Awe can come as “a response to life’s big, sweeping changes”, says Bernstein, “but interpersonal awe happens in small moments, too.” We can’t really make others behave in ways that are awesome or call up awesome events at our whim, but we can prime ourselves to always be on the lookout for these things and people and events that bring this feeling forth in us. We can even boost the positive effects that come from the awe experience. How?


Bernstein suggests that we do several things but a couple of them stood out to me and I want to share them with you. First, name awe when you see it. Identify awe. Remember the experience, she says. Savor the moment. Tell others about it. This will both cement the feeling for you, and share it with others. Most importantly, thank the person who awed you. Whether it is an artist or musician or thespian or storyteller or cashier at your local grocery store, if you catch someone in the act of doing something that truly awes you, stops you in your tracks and makes you whisper “Wow!”, let them know what they just did. “People who practice gratitude have higher levels of happiness and psychological well being than those who don’t.”


Keep your eyes peeled this week. What will you experience that will be awesome? Who will you be able to thank for helping you to feel that way?


Hit Me

Hit Me



If you have ever gambled (and who among us has not gambled in some fashion, whether with dice, chips, cards, or love) then you know that feeling that you get when you hit twenty one, you roll sevens, or she says yes. It is unmatched. It is intense, pleasurable beyond anything else you’ve ever felt, and a feeling that by its very fleeting nature begs you to chase it again and again. So you do, and what happens? Inevitably, you lose. The cards are not there, the house wins, she moves on to someone else, and you are left poorer in pocketbook and spirit, and one more very important thing. Dopamine. Yes, your poor brain, once so full of brightness and light and possibilities, is now devoid of that thing that was making it feel invincible before. The neurotransmitter dopamine.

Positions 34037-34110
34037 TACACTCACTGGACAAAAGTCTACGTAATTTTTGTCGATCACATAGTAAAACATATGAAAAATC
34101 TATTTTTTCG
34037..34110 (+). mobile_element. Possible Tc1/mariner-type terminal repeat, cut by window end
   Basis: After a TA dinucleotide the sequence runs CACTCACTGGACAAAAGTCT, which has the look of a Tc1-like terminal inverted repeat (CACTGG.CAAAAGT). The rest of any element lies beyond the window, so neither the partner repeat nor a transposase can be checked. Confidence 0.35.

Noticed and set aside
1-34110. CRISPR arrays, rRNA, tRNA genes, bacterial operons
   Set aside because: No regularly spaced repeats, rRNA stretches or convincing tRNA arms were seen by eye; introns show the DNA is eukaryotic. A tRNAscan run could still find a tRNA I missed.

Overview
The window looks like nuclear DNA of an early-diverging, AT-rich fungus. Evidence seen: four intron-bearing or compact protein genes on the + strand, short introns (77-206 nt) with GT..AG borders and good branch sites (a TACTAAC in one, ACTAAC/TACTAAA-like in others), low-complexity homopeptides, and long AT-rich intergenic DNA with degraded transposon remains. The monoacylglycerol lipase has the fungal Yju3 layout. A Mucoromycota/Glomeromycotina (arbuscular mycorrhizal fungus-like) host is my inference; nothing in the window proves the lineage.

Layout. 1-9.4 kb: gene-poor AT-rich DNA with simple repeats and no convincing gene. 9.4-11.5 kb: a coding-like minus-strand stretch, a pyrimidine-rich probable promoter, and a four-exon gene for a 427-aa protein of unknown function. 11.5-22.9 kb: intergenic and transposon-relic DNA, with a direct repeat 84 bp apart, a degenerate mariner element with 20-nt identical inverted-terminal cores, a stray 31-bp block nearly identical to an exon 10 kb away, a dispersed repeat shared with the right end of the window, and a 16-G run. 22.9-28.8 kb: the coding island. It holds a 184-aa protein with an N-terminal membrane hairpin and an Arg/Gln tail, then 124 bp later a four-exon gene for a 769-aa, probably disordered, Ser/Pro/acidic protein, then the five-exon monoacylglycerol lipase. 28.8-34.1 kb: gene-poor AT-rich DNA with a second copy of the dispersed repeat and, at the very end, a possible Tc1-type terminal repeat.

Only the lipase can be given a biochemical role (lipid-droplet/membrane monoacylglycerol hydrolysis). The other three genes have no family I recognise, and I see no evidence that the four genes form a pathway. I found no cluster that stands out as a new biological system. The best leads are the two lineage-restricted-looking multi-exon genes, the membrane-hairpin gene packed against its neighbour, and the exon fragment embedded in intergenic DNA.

If you haven’t figured out from reading my column, and dozens of others, we are (still) in the middle of a worldwide pandemic, a gripping medical drama so intense that it sucks the pleasure out of our lives, takes the mundane and makes it unbearable, and strips us of our hopes, dreams, and reasons to strive for more. It is literally making us bad, mad and sad. It is leveling the daily playing field so much that we have a hard time finding joy in anything anymore, even the things that used to make us so very happy. So what do we do? Lots of things, of course, but in this day and age the one thing that binds us together is our collective use of technology, and the one piece of technology that all of us above the age of five seem to have in our fingers or our purses or the pockets of our jeans is the cell phone. The video phone. The smart phone. The gaming device. What Steve Jobs called as he unveiled that first iPhone  “a phone, an iPod, and an internet communicator”. I would venture to call these shiny, expensive gadgets that we love so much dopamine generators. “Are you getting it?”